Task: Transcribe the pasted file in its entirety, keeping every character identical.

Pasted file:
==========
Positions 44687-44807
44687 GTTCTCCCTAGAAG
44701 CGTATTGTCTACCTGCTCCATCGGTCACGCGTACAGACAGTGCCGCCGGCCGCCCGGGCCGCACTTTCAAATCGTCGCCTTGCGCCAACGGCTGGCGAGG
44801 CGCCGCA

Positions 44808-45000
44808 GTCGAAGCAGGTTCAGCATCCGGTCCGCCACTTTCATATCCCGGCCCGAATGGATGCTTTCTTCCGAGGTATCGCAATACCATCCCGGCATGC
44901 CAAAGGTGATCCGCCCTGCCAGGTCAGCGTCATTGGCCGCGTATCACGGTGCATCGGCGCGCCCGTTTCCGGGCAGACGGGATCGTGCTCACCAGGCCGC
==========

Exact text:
Positions 44687-44807
44687 GTTCTCCCTAGAAG
44701 CGTATTGTCTACCTGCTCCATCGGTCACGCGTACAGACAGTGCCGCCGGCCGCCCGGGCCGCACTTTCAAATCGTCGCCTTGCGCCAACGGCTGGCGAGG
44801 CGCCGCA

Positions 44808-45000
44808 GTCGAAGCAGGTTCAGCATCCGGTCCGCCACTTTCATATCCCGGCCCGAATGGATGCTTTCTTCCGAGGTATCGCAATACCATCCCGGCATGC
44901 CAAAGGTGATCCGCCCTGCCAGGTCAGCGTCATTGGCCGCGTATCACGGTGCATCGGCGCGCCCGTTTCCGGGCAGACGGGATCGTGCTCACCAGGCCGC